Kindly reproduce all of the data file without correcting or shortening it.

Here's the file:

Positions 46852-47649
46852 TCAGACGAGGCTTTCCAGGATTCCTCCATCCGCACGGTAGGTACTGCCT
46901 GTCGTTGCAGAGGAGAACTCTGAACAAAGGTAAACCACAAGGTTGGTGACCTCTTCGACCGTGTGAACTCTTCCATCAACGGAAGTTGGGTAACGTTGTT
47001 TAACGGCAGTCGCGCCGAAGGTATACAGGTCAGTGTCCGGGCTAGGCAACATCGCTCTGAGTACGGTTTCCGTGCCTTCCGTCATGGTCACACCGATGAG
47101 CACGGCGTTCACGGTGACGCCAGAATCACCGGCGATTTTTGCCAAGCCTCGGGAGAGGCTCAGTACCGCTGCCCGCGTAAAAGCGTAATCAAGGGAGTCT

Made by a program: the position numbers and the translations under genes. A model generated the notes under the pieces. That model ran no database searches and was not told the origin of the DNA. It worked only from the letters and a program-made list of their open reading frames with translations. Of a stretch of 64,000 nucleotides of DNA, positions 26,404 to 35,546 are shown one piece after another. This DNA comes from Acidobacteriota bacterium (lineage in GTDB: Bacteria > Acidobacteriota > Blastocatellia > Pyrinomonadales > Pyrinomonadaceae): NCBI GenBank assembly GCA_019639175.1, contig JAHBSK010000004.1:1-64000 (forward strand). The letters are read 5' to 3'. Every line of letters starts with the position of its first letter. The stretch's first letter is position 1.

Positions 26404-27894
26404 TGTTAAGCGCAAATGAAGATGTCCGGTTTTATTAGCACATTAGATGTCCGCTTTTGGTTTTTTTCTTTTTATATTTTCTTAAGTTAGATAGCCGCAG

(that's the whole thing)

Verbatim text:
Positions 46852-47649
46852 TCAGACGAGGCTTTCCAGGATTCCTCCATCCGCACGGTAGGTACTGCCT
46901 GTCGTTGCAGAGGAGAACTCTGAACAAAGGTAAACCACAAGGTTGGTGACCTCTTCGACCGTGTGAACTCTTCCATCAACGGAAGTTGGGTAACGTTGTT
47001 TAACGGCAGTCGCGCCGAAGGTATACAGGTCAGTGTCCGGGCTAGGCAACATCGCTCTGAGTACGGTTTCCGTGCCTTCCGTCATGGTCACACCGATGAG
47101 CACGGCGTTCACGGTGACGCCAGAATCACCGGCGATTTTTGCCAAGCCTCGGGAGAGGCTCAGTACCGCTGCCCGCGTAAAAGCGTAATCAAGGGAGTCT

Made by a program: the position numbers and the translations under genes. A model generated the notes under the pieces. That model ran no database searches and was not told the origin of the DNA. It worked only from the letters and a program-made list of their open reading frames with translations. Of a stretch of 64,000 nucleotides of DNA, positions 26,404 to 35,546 are shown one piece after another. This DNA comes from Acidobacteriota bacterium (lineage in GTDB: Bacteria > Acidobacteriota > Blastocatellia > Pyrinomonadales > Pyrinomonadaceae): NCBI GenBank assembly GCA_019639175.1, contig JAHBSK010000004.1:1-64000 (forward strand). The letters are read 5' to 3'. Every line of letters starts with the position of its first letter. The stretch's first letter is position 1.

Positions 26404-27894
26404 TGTTAAGCGCAAATGAAGATGTCCGGTTTTATTAGCACATTAGATGTCCGCTTTTGGTTTTTTTCTTTTTATATTTTCTTAAGTTAGATAGCCGCAG